Lindy McDaniel, MLB reliever for 21 seasons, dies at 84
Lindy McDaniel, an All-Star reliever who appeared in nearly 1,000 major league games over 21 seasons, has died. He was 84.
Bill Chambers, longtime friend and fellow elder at the Lavon Church of Christ in Lavon, Texas, said McDaniel died of COVID-19 on Saturday night at an acute care facility in Carrollton, a Dallas suburb.
Steady as a long man and closer, McDaniel pitched in 987 big league games, trailing only Hall of Famer Hoyt Wilhelm when he retired in 1975.
McDaniel debuted with the St. Louis Cardinals as a 19-year-old in 1955 and won 15 games as a starter two years later before transitioning to the bullpen for the bulk of his career. He led the majors with 27 saves in 1960, earning an All-Star selection and tying for third in Cy Young Award balloting with Cardinals teammate Ernie Broglio behind winner Vern Law and runner-up Warren Spahn.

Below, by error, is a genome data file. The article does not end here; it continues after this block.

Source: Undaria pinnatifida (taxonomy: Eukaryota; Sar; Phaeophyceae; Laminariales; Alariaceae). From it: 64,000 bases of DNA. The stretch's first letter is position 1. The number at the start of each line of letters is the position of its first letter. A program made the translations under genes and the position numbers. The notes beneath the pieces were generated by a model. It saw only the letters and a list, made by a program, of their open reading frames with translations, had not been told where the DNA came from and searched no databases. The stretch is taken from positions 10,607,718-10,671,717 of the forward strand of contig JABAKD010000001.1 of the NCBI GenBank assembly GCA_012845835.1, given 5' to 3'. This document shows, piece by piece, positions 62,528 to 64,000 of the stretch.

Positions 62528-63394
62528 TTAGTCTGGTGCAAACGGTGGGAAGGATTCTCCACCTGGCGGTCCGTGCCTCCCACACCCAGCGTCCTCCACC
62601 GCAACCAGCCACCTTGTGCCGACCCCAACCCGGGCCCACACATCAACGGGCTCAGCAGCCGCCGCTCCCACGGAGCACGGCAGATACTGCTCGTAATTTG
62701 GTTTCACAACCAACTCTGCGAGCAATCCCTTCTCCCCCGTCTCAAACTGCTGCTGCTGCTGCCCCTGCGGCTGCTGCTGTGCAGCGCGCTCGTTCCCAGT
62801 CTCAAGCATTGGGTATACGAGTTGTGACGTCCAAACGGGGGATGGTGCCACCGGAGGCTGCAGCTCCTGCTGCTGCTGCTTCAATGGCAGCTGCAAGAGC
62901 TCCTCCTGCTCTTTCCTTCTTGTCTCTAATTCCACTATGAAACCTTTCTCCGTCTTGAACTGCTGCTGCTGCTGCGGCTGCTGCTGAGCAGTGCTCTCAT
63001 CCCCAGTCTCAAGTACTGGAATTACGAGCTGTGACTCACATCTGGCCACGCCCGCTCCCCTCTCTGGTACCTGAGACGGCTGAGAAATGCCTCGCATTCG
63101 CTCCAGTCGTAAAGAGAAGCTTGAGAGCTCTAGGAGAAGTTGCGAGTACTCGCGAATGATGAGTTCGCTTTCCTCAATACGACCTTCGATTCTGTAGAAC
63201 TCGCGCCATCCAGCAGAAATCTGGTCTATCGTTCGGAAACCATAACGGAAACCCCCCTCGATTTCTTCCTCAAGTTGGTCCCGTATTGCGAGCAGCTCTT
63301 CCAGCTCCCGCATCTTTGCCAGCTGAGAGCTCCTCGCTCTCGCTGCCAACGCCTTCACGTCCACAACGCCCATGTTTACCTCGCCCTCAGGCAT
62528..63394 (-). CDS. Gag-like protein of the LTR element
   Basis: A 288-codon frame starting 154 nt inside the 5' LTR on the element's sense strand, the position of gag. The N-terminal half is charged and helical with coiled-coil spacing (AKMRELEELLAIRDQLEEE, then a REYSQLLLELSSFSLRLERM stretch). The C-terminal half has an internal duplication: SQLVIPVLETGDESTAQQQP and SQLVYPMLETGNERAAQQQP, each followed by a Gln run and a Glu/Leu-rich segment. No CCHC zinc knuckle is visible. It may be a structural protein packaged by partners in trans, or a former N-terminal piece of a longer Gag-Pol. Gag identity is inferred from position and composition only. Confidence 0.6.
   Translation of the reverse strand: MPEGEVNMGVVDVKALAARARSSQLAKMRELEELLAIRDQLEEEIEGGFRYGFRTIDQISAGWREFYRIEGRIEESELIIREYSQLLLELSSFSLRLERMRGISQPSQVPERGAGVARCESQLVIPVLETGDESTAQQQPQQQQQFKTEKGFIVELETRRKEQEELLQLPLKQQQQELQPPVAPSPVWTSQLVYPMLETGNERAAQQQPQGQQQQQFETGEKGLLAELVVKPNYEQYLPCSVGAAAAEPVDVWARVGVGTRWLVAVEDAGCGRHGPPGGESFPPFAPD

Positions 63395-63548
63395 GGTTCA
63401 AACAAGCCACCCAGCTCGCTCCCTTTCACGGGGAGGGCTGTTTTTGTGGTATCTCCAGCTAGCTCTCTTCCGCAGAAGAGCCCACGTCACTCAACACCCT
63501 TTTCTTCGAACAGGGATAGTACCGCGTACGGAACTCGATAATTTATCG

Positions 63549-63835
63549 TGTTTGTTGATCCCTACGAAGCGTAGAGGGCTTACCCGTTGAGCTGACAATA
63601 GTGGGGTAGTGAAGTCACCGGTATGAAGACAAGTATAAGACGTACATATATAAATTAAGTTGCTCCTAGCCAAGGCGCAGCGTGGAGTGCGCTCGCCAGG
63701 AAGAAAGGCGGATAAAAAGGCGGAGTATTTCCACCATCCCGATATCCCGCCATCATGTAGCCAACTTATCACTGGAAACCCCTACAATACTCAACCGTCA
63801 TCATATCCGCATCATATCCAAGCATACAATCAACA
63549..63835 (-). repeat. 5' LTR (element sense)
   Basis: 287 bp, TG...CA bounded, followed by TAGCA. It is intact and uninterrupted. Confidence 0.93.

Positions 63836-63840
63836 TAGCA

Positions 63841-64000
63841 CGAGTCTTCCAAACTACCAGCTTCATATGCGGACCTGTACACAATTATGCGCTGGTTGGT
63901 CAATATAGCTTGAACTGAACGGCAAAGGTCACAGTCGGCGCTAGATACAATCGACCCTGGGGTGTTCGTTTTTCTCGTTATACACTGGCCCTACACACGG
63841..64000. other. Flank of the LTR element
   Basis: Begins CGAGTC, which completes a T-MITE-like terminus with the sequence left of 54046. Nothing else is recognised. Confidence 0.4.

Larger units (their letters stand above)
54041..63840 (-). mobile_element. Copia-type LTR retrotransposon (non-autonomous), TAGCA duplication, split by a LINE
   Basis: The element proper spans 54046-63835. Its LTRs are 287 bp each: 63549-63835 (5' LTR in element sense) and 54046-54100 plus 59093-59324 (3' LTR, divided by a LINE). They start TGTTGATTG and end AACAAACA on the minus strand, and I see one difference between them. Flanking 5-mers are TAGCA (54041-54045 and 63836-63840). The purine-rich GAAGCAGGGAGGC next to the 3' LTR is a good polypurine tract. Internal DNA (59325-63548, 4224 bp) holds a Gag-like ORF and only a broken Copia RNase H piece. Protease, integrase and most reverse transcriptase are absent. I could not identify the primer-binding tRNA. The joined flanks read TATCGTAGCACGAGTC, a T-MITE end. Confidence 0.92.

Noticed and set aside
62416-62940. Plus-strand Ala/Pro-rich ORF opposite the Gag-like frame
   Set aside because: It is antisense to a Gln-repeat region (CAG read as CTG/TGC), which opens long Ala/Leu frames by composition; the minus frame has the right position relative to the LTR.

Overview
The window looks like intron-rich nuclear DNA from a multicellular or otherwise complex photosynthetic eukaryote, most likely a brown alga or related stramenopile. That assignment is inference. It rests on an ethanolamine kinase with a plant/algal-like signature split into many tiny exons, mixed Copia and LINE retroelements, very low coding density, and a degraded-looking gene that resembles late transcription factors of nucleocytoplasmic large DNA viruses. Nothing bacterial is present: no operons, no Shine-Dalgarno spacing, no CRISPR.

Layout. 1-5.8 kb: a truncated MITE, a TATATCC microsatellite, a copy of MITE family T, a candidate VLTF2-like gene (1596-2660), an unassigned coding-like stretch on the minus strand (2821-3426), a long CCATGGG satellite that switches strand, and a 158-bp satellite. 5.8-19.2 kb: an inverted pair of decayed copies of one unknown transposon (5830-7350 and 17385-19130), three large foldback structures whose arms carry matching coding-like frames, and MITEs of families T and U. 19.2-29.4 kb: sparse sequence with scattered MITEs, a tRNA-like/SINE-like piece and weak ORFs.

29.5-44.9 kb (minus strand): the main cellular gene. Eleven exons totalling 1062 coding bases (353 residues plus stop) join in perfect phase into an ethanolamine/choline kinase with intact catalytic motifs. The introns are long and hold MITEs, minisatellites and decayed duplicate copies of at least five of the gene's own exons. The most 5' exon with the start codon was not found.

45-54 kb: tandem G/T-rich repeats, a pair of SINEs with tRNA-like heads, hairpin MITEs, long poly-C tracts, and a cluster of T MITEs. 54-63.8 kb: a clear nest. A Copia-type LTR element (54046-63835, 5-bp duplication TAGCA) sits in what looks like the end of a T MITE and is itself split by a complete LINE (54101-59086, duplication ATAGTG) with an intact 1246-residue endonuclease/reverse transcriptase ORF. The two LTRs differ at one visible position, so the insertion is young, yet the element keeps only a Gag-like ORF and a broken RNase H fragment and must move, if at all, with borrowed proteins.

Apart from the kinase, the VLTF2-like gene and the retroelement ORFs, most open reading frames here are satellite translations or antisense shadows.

The lanky right-hander pitched eight seasons with St. Louis and six with the New York Yankees, and also appeared for the Chicago Cubs, San Francisco Giants and Kansas City Royals. He finished his career with a 3.45 ERA, 174 saves and a record of 141-119 despite playing for mostly mediocre teams. For all his success, McDaniel never appeared in a postseason game.
McDaniel became a Christian minister in retirement and preached in his hometown of Hollis, Oklahoma, and later in Texas.
Kathi Watters, his daughter, said he had been ill for about four weeks. He had been an elder at the small Lavon Church of Christ for 12 years and preached there one or two times a month. Funeral details were pending.
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